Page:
Irish schools must accommodate Islam
A spokesman for the Muslim community in Ireland has called for radical change in the educational system to accommodate children with Islamic beliefs.
According to the Irish Times, Dr Ali Selim, of the Islamic Cultural Centre in Dublin’s Clonskeagh and a lecturer in the Mater Dei Institute and Trinity College, has called for “a revolution of inclusivity” in Irish schools and “an upheaval in Irish educational perspectives”.
This was necessary to accommodate the needs of a society which is now “home to a variety of Christian denominations, as well as people of other faiths and of none”, he says in his book Islam and Education in Ireland, to be published next week.
Estimating that of approximately 65,000 Muslims in Ireland today as many as 20,000 would be in the under-18 school-going age, he relates difficulties these young people face when it comes to admission to schools, as well as their problems with PE classes, relationship and sexuality education, music and drama classes, and practice of their faith during school hours.
Muslim festivals are neither celebrated or marked in the calendar in Irish schools.
He suggests they be days off for Muslim children. During Ramadan, the month of fasting, Muslims give to charity and schools could co-operate by “raising funds for the poor and the needy”. But no raffles, please.
Any form of raffle is strictly forbidden in Islam.
About the Relationships and Sexuality Education (RSE) programme in schools Dr Selim says there are “crucial differences” with regards to Islam.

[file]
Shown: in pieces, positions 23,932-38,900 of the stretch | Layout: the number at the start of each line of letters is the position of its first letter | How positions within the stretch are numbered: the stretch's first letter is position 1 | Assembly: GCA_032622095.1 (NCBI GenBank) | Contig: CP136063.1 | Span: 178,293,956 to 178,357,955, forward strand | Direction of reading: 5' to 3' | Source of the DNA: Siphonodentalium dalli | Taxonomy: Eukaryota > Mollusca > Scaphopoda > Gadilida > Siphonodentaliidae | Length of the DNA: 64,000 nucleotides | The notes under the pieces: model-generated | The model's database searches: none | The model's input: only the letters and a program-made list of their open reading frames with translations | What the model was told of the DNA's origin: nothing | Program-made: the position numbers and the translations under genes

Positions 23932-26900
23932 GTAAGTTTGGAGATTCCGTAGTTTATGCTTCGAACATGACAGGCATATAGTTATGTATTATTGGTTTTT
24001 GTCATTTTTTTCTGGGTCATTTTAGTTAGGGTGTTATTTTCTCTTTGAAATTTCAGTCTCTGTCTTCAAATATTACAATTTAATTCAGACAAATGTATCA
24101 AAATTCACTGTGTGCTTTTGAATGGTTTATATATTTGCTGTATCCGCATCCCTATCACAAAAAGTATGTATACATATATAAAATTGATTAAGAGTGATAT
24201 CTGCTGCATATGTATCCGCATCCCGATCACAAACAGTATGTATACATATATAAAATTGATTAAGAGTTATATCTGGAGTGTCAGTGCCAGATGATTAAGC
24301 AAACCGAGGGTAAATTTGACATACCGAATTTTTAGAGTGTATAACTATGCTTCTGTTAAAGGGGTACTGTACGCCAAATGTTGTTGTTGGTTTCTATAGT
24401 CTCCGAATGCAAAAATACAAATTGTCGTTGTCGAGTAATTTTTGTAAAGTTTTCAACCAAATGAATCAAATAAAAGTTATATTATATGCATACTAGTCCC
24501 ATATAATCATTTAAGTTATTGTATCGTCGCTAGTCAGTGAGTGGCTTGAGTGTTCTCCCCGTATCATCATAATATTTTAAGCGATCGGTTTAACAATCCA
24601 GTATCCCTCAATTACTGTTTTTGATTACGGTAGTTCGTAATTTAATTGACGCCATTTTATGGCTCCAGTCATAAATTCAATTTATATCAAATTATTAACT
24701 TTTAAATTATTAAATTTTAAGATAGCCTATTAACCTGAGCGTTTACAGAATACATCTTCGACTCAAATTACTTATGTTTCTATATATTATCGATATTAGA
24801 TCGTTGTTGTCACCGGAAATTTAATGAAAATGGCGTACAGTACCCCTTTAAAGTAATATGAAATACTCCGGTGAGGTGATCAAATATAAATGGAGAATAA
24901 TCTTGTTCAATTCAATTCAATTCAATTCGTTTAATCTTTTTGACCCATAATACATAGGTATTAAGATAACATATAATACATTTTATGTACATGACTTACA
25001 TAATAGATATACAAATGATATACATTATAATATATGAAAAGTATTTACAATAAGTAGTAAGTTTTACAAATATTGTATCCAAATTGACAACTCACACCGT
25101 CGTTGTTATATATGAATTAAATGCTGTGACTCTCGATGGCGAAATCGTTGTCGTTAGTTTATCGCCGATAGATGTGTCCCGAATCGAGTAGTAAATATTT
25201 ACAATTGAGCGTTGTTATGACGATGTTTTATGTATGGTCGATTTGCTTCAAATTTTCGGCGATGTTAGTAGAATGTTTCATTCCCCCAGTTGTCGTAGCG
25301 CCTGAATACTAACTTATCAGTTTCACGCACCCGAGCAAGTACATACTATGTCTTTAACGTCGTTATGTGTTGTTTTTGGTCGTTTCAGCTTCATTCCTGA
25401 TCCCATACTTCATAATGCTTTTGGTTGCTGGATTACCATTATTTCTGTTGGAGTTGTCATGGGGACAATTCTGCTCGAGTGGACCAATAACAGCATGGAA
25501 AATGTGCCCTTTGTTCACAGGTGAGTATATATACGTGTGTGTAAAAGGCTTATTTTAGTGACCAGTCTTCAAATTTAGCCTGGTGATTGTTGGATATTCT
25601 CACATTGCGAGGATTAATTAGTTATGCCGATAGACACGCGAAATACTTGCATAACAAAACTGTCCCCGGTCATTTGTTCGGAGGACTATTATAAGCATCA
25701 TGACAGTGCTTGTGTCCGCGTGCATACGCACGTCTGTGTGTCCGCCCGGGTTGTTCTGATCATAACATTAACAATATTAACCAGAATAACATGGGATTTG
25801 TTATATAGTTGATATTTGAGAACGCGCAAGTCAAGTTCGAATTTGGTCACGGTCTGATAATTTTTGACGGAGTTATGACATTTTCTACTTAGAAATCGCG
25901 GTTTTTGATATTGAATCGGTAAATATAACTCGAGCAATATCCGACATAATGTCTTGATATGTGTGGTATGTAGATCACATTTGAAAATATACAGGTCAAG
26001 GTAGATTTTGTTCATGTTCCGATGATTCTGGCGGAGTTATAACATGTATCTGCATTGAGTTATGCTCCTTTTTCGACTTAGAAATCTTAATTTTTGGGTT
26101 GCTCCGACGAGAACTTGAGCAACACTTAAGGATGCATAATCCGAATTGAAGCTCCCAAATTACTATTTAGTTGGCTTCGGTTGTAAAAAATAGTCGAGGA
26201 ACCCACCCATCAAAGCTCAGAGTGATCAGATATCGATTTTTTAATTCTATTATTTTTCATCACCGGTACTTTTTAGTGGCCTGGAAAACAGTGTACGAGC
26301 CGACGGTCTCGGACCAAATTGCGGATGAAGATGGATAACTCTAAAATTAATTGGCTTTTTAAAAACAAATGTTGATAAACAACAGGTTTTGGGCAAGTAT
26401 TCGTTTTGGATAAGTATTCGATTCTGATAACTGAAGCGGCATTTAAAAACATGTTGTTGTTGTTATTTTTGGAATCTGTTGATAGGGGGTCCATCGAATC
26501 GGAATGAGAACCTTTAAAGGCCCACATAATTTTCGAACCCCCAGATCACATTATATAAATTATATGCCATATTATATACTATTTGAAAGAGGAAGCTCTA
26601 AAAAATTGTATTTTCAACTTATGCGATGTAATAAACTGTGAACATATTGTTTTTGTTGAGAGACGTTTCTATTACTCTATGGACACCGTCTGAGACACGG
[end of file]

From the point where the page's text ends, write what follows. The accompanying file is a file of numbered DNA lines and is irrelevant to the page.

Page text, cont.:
It forbids pre- and extramarital sexual relations, whereas RSE perceives sexual relations outside wedlock as part of normal practices.
He suggests there is “a clash of values” also between Islam and “traditional ways of teaching PE”.
In some schools:
Under the guise of health and safety, Muslim girls are obliged to take off their headscarves for PE classes, which is not acceptable to them.
Where schools were “persistent”, they should:
Employ a female PE teacher and provide students with a sports hall not accessible to men during times when girls are at play. They should also not be visible to men while at play.
Also, Muslim girls would resist changing clothes in a communal area.
When it came to music some Muslims would see it as prohibited but Selim says there’s wiggle room:
If music is performed using non-tuneable percussion instruments such as drums, most Muslims will have no problem.
Turning to school plays Dr Selim insisted that
Gender role-reversal is not permissible.
Acting in a way that may arouse sexual feeling or give sexual hints causes objection.